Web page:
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Shares of Eldorado Gold (NYSE: EGO), a junior gold miner with precious metal assets in Turkey and Greece, plunged as much as 27% during Monday's trading session after the company provided an update on its Kisladag mine, an open-pit gold mine in Turkey. As you can probably surmise by the substantive move lower, production is not expected to meet expectations.
Four months ago, Eldorado Gold announced that while the placement of estimated recoverable gold on the leach pad in its open-pit mine proceeded as planned, the gold solution grade was well below what internal calculations had suggested. At the time, the company wound up lowering its full-year output from the mine to a range of 180,000 ounces of gold to 210,000 ounces of gold, from a previous forecast of 230,000 ounces of gold to 245,000 ounces of gold. Admittedly, though, at the time management didn't have all the answers, and it was expecting a full quarter of production (namely, the third quarter) to yield more results on gold solution grade.
Before the opening bell on Monday, Oct. 23, Eldorado Gold announced that after copious amounts of laboratory work, it now expects even lower gold recoveries from Kisladag than what it projected in June. Final recoveries in the low 40% range are to be expected, which will result in a reduction in the recoverable leach pad inventory by roughly 40,000 ounces of gold. That's more than $50 million based on the current spot price of gold. Management has lowered the 2017 output at Kisladag to a new range of 170,000 ounces of gold to 180,000 ounces of gold.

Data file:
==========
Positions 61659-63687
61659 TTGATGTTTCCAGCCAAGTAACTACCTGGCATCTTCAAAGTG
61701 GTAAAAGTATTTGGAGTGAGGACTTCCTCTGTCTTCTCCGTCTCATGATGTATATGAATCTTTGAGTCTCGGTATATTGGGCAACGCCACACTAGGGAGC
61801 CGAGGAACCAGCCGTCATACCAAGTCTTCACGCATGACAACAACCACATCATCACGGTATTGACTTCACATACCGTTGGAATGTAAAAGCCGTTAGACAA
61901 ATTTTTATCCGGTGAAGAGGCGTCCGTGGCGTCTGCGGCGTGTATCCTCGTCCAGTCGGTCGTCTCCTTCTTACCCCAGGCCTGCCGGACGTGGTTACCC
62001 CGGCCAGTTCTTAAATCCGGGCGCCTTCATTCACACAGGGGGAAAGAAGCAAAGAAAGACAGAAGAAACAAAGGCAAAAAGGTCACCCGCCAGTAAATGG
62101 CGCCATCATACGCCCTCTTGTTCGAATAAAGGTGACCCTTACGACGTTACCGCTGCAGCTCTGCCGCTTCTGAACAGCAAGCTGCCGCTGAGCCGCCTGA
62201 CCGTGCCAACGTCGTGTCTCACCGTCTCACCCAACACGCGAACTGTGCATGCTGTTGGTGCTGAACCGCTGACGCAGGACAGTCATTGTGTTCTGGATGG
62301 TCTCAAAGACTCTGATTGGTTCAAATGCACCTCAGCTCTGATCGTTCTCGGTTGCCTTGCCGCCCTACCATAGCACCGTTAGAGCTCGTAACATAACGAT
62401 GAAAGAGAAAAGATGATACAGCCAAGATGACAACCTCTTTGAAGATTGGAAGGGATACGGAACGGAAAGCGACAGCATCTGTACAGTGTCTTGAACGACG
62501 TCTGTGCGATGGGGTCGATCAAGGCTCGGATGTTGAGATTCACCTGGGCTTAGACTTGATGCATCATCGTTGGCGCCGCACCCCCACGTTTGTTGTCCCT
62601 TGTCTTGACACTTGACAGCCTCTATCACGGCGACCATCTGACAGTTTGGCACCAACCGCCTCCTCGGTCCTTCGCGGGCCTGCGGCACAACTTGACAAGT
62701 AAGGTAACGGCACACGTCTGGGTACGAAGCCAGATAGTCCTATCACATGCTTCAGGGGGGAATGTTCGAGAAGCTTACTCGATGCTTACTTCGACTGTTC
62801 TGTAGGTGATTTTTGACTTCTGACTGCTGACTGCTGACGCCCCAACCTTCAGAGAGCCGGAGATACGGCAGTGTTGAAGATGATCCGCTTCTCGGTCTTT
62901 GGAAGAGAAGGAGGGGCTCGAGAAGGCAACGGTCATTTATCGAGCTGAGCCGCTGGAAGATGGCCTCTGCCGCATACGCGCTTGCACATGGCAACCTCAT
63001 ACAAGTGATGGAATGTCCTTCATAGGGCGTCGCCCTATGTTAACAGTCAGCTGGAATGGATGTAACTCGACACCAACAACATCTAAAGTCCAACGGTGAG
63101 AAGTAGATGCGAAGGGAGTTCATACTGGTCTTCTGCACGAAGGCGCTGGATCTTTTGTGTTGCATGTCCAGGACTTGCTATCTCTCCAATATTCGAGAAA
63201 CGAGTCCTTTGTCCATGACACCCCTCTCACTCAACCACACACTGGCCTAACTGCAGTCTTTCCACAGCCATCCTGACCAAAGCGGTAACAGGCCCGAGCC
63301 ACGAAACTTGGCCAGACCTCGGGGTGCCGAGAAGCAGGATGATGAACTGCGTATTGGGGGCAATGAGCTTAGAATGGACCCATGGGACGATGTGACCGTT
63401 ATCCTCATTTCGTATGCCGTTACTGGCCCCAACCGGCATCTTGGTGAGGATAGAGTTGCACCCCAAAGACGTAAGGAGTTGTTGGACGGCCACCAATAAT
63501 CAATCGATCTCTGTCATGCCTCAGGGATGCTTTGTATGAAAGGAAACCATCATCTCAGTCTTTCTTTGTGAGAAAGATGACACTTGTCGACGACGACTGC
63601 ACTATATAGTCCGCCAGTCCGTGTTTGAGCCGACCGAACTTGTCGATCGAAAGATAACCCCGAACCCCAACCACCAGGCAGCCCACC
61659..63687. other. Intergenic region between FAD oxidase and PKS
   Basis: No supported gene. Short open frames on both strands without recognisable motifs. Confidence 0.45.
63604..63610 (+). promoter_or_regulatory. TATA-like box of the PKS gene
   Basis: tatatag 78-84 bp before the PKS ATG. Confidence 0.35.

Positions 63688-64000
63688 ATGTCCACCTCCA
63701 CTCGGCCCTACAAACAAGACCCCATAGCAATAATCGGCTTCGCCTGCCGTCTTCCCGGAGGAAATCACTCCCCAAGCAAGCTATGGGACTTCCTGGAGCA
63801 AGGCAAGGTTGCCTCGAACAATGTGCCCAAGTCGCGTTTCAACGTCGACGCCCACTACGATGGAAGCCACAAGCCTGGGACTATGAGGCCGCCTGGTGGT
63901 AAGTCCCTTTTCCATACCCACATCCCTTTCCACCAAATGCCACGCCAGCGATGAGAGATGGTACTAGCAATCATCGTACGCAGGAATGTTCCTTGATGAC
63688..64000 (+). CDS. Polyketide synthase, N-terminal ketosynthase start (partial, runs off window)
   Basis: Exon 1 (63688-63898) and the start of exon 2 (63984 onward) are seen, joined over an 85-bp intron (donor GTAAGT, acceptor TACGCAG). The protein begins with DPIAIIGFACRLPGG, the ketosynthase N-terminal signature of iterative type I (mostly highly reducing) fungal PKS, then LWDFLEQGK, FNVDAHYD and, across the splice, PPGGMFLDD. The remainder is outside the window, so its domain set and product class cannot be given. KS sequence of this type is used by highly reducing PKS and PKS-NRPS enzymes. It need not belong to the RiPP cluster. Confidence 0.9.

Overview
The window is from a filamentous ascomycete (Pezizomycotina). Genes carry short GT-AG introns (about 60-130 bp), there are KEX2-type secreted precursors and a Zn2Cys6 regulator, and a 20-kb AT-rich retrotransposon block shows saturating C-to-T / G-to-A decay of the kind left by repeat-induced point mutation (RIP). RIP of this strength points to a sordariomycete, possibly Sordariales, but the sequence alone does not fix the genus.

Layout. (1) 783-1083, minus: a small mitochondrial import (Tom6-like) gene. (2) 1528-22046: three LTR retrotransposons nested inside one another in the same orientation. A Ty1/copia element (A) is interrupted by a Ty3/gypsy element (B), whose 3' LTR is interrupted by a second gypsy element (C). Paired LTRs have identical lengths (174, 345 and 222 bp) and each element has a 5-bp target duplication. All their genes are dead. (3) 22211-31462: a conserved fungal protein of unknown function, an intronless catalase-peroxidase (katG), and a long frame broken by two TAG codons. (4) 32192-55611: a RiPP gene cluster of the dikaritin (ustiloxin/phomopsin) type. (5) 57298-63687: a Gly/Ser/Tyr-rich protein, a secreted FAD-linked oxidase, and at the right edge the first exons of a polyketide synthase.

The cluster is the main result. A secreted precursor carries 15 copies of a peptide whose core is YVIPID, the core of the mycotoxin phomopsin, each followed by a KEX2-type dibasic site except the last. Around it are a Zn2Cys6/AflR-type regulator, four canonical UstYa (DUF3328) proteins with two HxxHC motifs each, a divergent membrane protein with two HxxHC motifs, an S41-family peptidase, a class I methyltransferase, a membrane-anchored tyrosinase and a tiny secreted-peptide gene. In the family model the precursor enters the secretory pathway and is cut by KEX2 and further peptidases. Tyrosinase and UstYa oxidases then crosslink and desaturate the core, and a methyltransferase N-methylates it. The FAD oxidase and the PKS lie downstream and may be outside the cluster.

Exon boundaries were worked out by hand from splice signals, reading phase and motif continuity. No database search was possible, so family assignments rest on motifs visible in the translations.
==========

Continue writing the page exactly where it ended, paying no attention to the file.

The company also boosted the cash-cost-per-ounce range to between $500 and $550, from its late June forecast of $450 to $500. Additionally, the company's 2018 forecast is under review, which is probably a fancy way of suggesting a production cut could be forthcoming.
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Today's news might as well be referred to as the Kisladag-ger in the backs of Eldorado Gold shareholders, because this is far from the only issue this junior miner is dealing with at the moment.
For those who may not recall, Eldorado and the Greek government have been butting heads for years over the development of the Olympias and Skouries mines. Skouries is of particular interest to Eldorado Gold and its investors, as it's expected to have about a 24-year mine life, and contain some 3.1 million ounces of gold and 1.47 billion pounds of copper. However, the Greek government remains concerned about the environmental impact of Eldorado's mining activity, which has halted permitting and development of these mines. Eldorado has gone so far as to threaten an investment halt in its Greek mines while arbitration is ongoing.
Between its troubles in Greece and now lower recoveries at Kisladag, the shimmers of hope are quickly dimming for Eldorado Gold. This is a company that could seriously struggle to generate positive cash flow without those Greek properties coming online anytime soon, and with Kisladag's production expected to be about 25% lower than initially forecast earlier this year. For the time being, investors would probably be wise sticking to the sidelines and waiting to see if this ship can right itself.
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